“Well. I could say ‘Yes.’ My boy likes LEGO and train sets and marble runs and engineering things. He likes digging ‘channels’ or ‘moats’ in dirt or sand. He likes being outside for a million hours, my girl doesn’t. My girl likes playing with our toy stroller, toy food and toy kitchen. She loves playing with dress-ups and make-up, whereas my boy’s not into it. It’d be really neat and tidy to stop there. But that would be ignoring so many of their interests. My boy also likes playing with the toy stroller, toy food and toy kitchen. They both like mud, sand, water play and swimming. They both love climbing and riding bikes. They both love painting, art and craft. They both love music and dancing. My boy’s not into TV shows with fighting and baddies like PJ Masks, he’s into tender shows with a loving main character who tries to solve a problem – like Wallykazam or True. My girl loves cars and balls, but my boy’s not that interested in those. She also likes construction toys, and is just getting into LEGO. So the full picture is more complicated. Y’know?”



Self Care Update

So, you say, how is that self care stuff going?

Oh, really well! Thanks for asking.

A couple of notes –

Skin care: I haven’t noticed any difference from a bunch of different products I’ve tried, but a few of them are really slow & long-term (like sunscreen, chemical exfoliation, vitamin A, and peptides). However, DECIEM’s Caffeine Solution 5% + EGCG does what it says on the packet: it destroys eye puffiness, which is great for when you have a terrible night’s sleep – – – – and DECIEM’s C25 has reduced my sun pigmentation.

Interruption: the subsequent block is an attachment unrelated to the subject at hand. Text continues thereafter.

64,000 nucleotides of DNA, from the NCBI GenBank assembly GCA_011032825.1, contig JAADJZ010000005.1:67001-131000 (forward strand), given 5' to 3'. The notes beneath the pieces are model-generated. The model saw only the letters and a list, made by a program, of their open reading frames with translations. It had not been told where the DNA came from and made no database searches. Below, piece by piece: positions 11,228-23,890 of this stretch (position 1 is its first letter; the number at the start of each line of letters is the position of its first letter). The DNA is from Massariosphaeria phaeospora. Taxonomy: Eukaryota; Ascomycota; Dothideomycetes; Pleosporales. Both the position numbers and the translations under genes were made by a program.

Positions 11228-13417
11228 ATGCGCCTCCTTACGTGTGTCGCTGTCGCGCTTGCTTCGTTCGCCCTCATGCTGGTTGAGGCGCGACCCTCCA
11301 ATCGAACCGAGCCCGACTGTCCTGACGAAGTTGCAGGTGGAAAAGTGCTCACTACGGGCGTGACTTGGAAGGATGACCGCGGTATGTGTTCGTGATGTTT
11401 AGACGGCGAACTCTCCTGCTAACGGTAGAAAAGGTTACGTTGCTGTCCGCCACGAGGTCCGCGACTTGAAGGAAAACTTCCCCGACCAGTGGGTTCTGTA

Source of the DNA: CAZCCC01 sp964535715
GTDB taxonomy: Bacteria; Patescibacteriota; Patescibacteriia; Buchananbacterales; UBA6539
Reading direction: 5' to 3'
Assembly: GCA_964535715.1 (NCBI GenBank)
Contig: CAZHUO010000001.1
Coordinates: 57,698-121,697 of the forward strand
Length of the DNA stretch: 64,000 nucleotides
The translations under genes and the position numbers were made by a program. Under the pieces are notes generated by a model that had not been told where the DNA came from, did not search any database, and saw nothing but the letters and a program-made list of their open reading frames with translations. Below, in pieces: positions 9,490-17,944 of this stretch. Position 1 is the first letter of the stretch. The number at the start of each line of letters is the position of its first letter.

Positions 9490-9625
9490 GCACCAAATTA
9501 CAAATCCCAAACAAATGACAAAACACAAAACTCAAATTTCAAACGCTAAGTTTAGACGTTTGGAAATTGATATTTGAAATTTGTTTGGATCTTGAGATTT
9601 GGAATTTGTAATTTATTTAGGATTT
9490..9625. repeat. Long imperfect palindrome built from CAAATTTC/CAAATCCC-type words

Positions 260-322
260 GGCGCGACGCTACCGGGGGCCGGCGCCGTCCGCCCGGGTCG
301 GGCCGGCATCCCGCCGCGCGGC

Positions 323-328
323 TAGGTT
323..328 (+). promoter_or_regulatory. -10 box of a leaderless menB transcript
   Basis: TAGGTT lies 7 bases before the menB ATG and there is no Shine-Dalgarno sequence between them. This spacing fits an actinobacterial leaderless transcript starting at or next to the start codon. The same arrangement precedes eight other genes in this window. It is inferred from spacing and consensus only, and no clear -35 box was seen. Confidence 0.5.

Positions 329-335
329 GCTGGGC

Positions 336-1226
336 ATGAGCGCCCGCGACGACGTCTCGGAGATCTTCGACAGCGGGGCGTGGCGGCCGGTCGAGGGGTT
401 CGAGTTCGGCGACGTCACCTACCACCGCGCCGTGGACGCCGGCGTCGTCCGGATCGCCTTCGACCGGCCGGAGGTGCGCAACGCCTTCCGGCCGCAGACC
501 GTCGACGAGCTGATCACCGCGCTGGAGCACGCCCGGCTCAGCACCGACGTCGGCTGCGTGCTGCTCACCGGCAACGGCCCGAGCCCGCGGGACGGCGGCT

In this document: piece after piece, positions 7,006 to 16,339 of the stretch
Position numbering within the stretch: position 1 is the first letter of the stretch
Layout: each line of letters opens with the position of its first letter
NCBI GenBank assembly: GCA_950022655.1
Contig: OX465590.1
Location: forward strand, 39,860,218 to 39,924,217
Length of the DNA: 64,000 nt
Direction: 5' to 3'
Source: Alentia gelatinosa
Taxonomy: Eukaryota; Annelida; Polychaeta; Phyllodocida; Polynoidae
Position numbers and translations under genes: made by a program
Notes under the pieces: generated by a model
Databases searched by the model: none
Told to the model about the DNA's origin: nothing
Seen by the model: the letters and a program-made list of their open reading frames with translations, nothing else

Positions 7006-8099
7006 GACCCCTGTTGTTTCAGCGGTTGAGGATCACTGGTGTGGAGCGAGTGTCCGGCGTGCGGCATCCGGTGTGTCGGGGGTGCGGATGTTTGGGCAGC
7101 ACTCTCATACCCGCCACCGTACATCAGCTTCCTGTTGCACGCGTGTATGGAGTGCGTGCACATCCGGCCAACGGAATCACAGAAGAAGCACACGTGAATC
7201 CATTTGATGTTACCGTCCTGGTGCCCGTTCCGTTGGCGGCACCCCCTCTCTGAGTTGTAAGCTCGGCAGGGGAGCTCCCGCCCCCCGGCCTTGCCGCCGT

Mood: I’ve been taking St John’s Wort for over 2 months now, and: I have not woken up in a bad mood or had an inexplicable bad mood once. I think there was, like, one day in that entire time when I felt truly grumpy, and that was during the day, after a bunch of things happened that were difficult. So, it’s an investment (about $1 per day), but I believe it’s working. I have been feeling more relaxed and happy than usual, and I haven’t even been doing much yoga! Time will tell. (Also – maybe related – I’ve been really enjoying a turmeric drink every night, and I found this interesting piece on turmeric the other day.)



Self Care

As usual, I’ve been doing / experimenting with a bunch of Self Care things.


I really wanted more music in our lives. I wanted more music in my world, in my everyday! But I also imagined a family who woke up to music, who bopped around while making breakfast, who had a little boogie while getting dressed, that sort of thing. A couple years ago, I said to James that I wanted to be able to walk into any room and ask for music. “Play some groovy good morning music!” – but choosing a system was daunting and seemed like it could possibly be an expensive mistake/regret. So I held off, and held off, until one day I was at a friend’s house and she had a Google Home Mini, and I looked up the price, and I thought: “Damn it, for $50, I’m going to give that thing a go. If it sucks, I can sell it on Gumtree and try a different one!”